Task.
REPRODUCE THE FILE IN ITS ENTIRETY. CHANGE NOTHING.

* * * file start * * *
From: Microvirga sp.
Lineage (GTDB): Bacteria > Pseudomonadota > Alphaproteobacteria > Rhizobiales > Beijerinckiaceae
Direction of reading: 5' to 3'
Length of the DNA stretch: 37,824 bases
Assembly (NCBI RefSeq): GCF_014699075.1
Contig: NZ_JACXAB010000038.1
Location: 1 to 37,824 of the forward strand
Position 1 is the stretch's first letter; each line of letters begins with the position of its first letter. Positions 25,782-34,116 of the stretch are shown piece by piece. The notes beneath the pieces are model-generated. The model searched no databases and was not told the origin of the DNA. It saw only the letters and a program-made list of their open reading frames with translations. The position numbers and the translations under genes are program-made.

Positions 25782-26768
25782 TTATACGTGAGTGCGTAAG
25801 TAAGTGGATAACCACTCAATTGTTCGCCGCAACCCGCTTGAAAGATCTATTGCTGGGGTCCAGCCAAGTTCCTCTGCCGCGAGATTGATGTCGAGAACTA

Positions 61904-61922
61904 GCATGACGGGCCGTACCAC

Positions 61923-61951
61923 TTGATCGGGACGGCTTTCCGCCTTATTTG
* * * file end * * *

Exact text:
From: Microvirga sp.
Lineage (GTDB): Bacteria > Pseudomonadota > Alphaproteobacteria > Rhizobiales > Beijerinckiaceae
Direction of reading: 5' to 3'
Length of the DNA stretch: 37,824 bases
Assembly (NCBI RefSeq): GCF_014699075.1
Contig: NZ_JACXAB010000038.1
Location: 1 to 37,824 of the forward strand
Position 1 is the stretch's first letter; each line of letters begins with the position of its first letter. Positions 25,782-34,116 of the stretch are shown piece by piece. The notes beneath the pieces are model-generated. The model searched no databases and was not told the origin of the DNA. It saw only the letters and a program-made list of their open reading frames with translations. The position numbers and the translations under genes are program-made.

Positions 25782-26768
25782 TTATACGTGAGTGCGTAAG
25801 TAAGTGGATAACCACTCAATTGTTCGCCGCAACCCGCTTGAAAGATCTATTGCTGGGGTCCAGCCAAGTTCCTCTGCCGCGAGATTGATGTCGAGAACTA

Positions 61904-61922
61904 GCATGACGGGCCGTACCAC

Positions 61923-61951
61923 TTGATCGGGACGGCTTTCCGCCTTATTTG